As a college golfer at the University of Oregon, Norman Xiong justifiably drew comparisons to Tiger Woods from his coach, Casey Martin.
“I just always took it as he was saying at that age, from what he saw because he played with him (Woods) and witnessed it firsthand, that was just his point of view,” Xiong said.
Martin made national news in Dothan back in 1999 when he earned his PGA Tour card by finishing in the Top 15 of the Nike Tour following the tour’s season-ending tournament held at Highland Oaks. Martin was born with a birth defect in his right leg and successfully sued the PGA for the right to be able to ride in a golf cart during tournaments.
Martin played at Stanford University with Woods and likened Xiong to his college teammate.
Xiong certainly played Tiger-like during his two years at Oregon.
He was named the nation’s top freshman golfer with the Phil Mickelson Award after graduating high school early and enrolling in college in time for the spring season of 2017. Xiong followed that up in 2018 by earning the Jack Nicklaus Award, given annually to the Division I men’s golfer of the year, along with the Haskins Award, named for the top collegiate golfer.
Believing there was little more to accomplish on the college level, Xiong left before his junior year and turned pro.
“It would have kind of been like going through the motions if I would have stayed another year, or another two years,” Xiong said.
That’s where the story takes a different turn for the 20-year-old from Las Vegas, who is in Dothan this week playing in the second stage of the Korn Ferry Tour Qualifying-School tournament at Highland Oaks. Formerly the Web.com Tour, the Korn Ferry Tour is the next step below the PGA Tour.
Golfers here this week are trying to earn a trip to the third and final stage of Q-School in hopes of earning an exemption onto the Korn Ferry Tour for the upcoming season.
It is definitely an uphill battle now for Xiong after shooting a disastrous 9-over-par 81 during the first round on Tuesday. It was the highest score of the day in the 74-player field.
How does he rebound going into the second day of the four-round tournament?
“I don’t know,” he said. “I mean, I’ve never really had a round like this. I don’t know what to do yet.”
Such illustrates the challenge facing young golfers — and even veterans — in trying to make it in the professional ranks.
What was mostly smooth sailing for Xiong as an amateur has become a struggle, such as his opening round at Highland Oaks.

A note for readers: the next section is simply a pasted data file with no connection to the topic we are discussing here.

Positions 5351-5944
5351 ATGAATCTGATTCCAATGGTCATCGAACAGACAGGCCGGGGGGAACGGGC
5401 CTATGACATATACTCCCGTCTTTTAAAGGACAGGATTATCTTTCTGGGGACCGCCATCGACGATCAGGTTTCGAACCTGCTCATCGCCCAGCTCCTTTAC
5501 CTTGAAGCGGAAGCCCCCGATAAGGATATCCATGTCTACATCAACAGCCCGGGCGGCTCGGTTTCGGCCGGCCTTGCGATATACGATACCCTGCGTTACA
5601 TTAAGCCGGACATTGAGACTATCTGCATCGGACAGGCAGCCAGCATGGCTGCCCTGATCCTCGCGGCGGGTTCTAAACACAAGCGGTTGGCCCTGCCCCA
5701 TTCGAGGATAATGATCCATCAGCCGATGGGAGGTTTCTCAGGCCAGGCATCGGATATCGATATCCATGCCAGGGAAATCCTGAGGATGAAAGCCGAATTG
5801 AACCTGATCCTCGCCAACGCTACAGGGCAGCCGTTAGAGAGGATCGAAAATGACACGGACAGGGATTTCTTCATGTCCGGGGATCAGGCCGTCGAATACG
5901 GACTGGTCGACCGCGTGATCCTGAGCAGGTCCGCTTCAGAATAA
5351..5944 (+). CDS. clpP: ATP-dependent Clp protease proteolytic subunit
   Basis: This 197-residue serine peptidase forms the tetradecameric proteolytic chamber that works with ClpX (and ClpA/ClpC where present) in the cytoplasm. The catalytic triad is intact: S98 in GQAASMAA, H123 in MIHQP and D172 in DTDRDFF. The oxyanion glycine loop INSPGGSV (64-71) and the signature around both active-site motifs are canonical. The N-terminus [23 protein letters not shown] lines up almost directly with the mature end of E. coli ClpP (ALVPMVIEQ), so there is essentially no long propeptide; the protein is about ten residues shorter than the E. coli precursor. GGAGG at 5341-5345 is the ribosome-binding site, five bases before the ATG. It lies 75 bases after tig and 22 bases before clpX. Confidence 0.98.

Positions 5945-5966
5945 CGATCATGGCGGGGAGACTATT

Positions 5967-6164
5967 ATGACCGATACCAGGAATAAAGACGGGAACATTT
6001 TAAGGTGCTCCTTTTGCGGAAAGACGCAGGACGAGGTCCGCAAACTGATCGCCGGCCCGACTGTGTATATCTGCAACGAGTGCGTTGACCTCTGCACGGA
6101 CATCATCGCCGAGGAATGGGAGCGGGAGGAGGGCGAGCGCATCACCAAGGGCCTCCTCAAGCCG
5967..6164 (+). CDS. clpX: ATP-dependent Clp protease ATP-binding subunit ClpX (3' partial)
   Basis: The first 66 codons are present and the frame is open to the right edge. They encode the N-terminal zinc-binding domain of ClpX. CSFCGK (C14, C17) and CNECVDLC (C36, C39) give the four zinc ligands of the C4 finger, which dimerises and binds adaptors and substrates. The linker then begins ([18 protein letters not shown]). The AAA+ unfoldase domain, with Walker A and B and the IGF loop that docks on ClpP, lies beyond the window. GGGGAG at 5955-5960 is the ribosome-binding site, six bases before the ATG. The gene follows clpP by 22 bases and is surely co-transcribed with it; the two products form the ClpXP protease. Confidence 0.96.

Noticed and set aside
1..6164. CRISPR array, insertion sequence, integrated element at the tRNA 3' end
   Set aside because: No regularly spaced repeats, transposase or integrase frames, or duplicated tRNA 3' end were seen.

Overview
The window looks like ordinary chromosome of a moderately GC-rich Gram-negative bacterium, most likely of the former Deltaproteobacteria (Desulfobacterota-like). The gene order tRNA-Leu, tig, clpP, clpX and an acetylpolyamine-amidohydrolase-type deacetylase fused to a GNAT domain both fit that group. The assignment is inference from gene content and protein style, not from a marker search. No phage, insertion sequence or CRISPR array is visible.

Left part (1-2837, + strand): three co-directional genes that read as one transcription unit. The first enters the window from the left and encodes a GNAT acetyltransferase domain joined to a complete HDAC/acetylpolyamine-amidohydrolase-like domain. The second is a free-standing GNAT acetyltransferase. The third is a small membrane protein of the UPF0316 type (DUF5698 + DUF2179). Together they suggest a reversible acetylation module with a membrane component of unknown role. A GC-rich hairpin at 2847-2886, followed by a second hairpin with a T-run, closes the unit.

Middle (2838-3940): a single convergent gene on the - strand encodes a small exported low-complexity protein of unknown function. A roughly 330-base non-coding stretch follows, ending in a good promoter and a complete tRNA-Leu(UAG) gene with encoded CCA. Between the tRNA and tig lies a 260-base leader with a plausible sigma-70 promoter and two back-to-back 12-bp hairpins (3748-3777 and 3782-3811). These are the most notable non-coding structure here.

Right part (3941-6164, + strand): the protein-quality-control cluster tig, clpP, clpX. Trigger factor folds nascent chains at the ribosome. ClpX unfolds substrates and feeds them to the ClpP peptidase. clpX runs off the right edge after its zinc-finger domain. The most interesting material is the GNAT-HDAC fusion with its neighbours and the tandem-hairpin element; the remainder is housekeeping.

“I just didn’t hit it that well,” Xiong said. “I had a few bad breaks. I had one out of bounds.
“I hit my driver way right. I tried to lay up and then had like 140 out of the rough and hit it straight over the green. I hit my second one to about three feet short (of the hole) and just three-putted.”
It was another humbling experience for Xiong, who made a handful of cuts during his first year on the Korn Ferry Tour, but definitely didn’t play as well as he hoped.
“It’s just different,” Xiong began of the pro ranks. “I don’t know how to explain it. There’s a lot of external pressure. It’s a big risk to go to certain tournaments to stay at these hotels, book these flights and hire these caddies.
“Those are all expenses to where you hope you play well. If you miss the cut, you might not make any money. It can definitely be a big loss and big gamble, so that’s definitely weighing on you.”
Still, Xiong says he doesn’t regret turning pro early in the least.
He knows the secret to success on the golf course, but finding those winning ways again is easier said than done.
“You know what good golf is,” Xiong said. “It’s pretty simple. There’s nothing complicated about it. It’s fairways and greens. Make a lot of pars; make a lot of birdies.
“It’s just simple golf and that’s what I played before. But things can change over time.”
Xiong will keep plugging away.
“Life is hard in general,” Xiong said. “I’m just taking it one day at a time.”
First round leaders: Three golfers finished the first round at 6-under 66 — Danny Walker of Bradenton, Fla., Thomas Walsh of High Point, N.C., and Zach Partin of Lewisville, N.C. Right behind at 67 was Lukas Euler of Raleigh, N.C., and Nathan Stamey of Bluffton, S.C. Coming in at 68 were Mike Schoolcraft of Denver, Isaiah Logue of Royston, Ga., Connor Arendall of Fort Myers, Fla., Trevor Ullestad of Jewell, Iowa, and Stephen Franken of Raleigh, N.C.
Second-round play begins at 8 a.m. Wednesday. The public is invited to attend and there is no cost for admission.